In 2009, Unilever’s research on the efficiency of the existing boiler-house showed that a 25% reduction in CO2 emissions could be achieved by taking an innovative approach to renovate the boiler-house.
Unilever in Rotterdam is one of the largest margarine factories in the world producing more than 200,000 tonnes per year, along with the famous Calvé brand products. The processes are energy intensive and require heat (steam and hot water), compressed air and refrigeration, all taking huge amounts of electrical energy. A boiler-house provides much of the energy needs of the plant and in 2009, Unilever’s research on the efficiency of the existing boiler-house showed that a 25% reduction in CO2 emissions could be achieved by taking an innovative approach to renovate the boiler-house. Project E-mission was released in early 2010 and completed in September. The new boiler-house has been in operation for several months now.
Today, 1.6 MW of electric power and 2 MW of thermal power are generated by means of a Caterpillar combined heat and power (CHP) plant. The heat is used to provide the factory’s 90oC process heat supply although there is still a need for a boiler to produce 6.5 tons of steam per hour at 12 bar for many of the production processes. Three intelligently controlled air compressors were provisioned, with a total installed capacity of 500 kW.
Six refrigeration compressors have also been installed and the waste heat from these is recovered via a heat-pump adapted to supply the building’s central heating and the hot water system.
Hellebrekers Technieken designed and installed a complete new supervisory ViSpro SCADA system for the control, monitoring and operation of the whole boiler-house.
As well as the usual functions provided by such a system, Hellebrekers wrote custom-designed ‘energy pages’ to monitor and log energy usage. At a glance, energy values can be compared with values from a preceding period or with the same period from the previous year. This can be actively controlled to reduce energy consumption and CO2 emissions even more.
Hot Water Distribution
Hot water is used to distribute the heat generated. Water is heated to different levels in the boiler room and stored in buffers and double or triple centrifugal pump-sets pump the water around.
There were three main considerations for the pump system:
- The system had to be designed so the whole system would not fail as a result of the failure of a single system component.
- Energy conservation was the prime reason for the boiler-house renovation so pump efficiency had to be maximised.
- It should be possible to carry out maintenance on the system without shutting down the processes.
A Danfoss VLT® AQUA Drive with an VLT® Extended Cascade Controller MCO 101 was selected for efficient control of the pumps. An external 24V supply ensures that if the 400V mains fail, control circuits will remain powered-up and Profibus communication is selected to allow the SCADA system to monitor all data within the system.
The choice of a decentralised system offers numerous advantages. It permits certain sub-processes to work independently and only the data necessary for other processes are made available for import and export.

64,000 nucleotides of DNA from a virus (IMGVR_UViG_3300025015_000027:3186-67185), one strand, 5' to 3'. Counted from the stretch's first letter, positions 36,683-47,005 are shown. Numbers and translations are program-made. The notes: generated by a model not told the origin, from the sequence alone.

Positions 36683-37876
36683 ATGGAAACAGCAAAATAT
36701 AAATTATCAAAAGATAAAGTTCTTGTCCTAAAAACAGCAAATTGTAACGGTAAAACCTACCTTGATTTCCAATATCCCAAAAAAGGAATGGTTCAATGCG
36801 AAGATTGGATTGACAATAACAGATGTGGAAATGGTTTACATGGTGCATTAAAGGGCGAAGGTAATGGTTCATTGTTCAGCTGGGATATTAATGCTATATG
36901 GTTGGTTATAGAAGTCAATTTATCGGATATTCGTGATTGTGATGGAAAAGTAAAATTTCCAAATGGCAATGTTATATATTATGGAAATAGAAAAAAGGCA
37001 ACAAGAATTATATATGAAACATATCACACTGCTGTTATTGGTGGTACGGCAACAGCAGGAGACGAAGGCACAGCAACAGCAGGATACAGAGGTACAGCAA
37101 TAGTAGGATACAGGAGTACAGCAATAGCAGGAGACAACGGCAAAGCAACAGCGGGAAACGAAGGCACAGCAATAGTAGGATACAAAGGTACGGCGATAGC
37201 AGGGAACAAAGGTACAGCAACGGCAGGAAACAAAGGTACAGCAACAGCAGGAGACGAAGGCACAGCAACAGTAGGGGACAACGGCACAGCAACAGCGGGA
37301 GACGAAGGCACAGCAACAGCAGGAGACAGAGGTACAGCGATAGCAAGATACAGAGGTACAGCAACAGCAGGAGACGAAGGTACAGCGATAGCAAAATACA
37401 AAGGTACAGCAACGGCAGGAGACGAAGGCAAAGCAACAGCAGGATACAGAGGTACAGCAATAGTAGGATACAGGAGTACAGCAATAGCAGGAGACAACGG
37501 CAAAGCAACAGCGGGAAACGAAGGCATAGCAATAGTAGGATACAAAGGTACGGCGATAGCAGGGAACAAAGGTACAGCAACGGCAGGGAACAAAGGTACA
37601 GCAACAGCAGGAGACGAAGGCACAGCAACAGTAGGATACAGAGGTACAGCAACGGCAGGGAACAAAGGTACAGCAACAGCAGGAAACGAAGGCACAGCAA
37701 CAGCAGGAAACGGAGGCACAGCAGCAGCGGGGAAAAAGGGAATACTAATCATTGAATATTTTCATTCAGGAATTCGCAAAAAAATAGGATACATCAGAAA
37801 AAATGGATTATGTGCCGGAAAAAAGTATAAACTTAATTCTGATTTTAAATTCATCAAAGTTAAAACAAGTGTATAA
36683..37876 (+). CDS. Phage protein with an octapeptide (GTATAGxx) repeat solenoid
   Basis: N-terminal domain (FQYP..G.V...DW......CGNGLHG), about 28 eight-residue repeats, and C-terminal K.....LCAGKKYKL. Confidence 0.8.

The entire process can be divided into smaller sub-processes and is made much easier. If you also choose an already fully developed system to control all the standard functions available, it saves considerable time on software development, engineering and debugging.
Pump Cascade Control
Three pumps are arranged in parallel to ensure sufficient capacity for circulating the hot water. The pumps are pressure controlled via a pressure transmitter connected directly to the cascade control system installed in one of the inverters. The cascade control ensures the correct pressure. The Unilever installation has two- and three-pump configurations but the proven Danfoss pump cascade control can be extended up to eight pumps.
The three pumps in this system are sized to meet 150% of the calculated capacity so that full capacity is achieved with two pumps running. However, to ensure reliability, a 50% reserve has been provided so that should one of the three pumps fail, 100% capacity is maintained.
Running Hours Evenly Distributed
With the built-in intelligence of the cascade system, the operating hours of the three pumps are evenly distributed. Based on a change in capacity or to a built-in calendar, the controller will set individual pumps as ‘master’ or ‘follower’, thus sharing the running hours and wear evenly over the three pumps.
During operation, the operator can take a pump off-line simply by switching it off. The pump control system will identify this by the pressure drop and automatically switch to another pump.
All process data such as measured pressure, set-point, flow, operating hours, etc. is passed via the Profibus to the SCADA system where it can be used for control and monitoring purposes.
The Danfoss VLT® AQUA Drive provides a number of internal software features to ensure that energy savings are optimised. The built-in flow compensation ensures that adjustments are made even for small pressure reductions. For example, operation at 3 bar pressure might be fine, but 2.8 bar might be equally acceptable but more economical and this is independently controlled.
Commissioning with VLT® Software Tool MCT10
Using the VLT® Software Tool MCT10 set-up software made it extremely easy to commission the drives with the customer’s preferred values. The installation was up and running within one hour and after a few minor adjustments during the following week, control was optimized.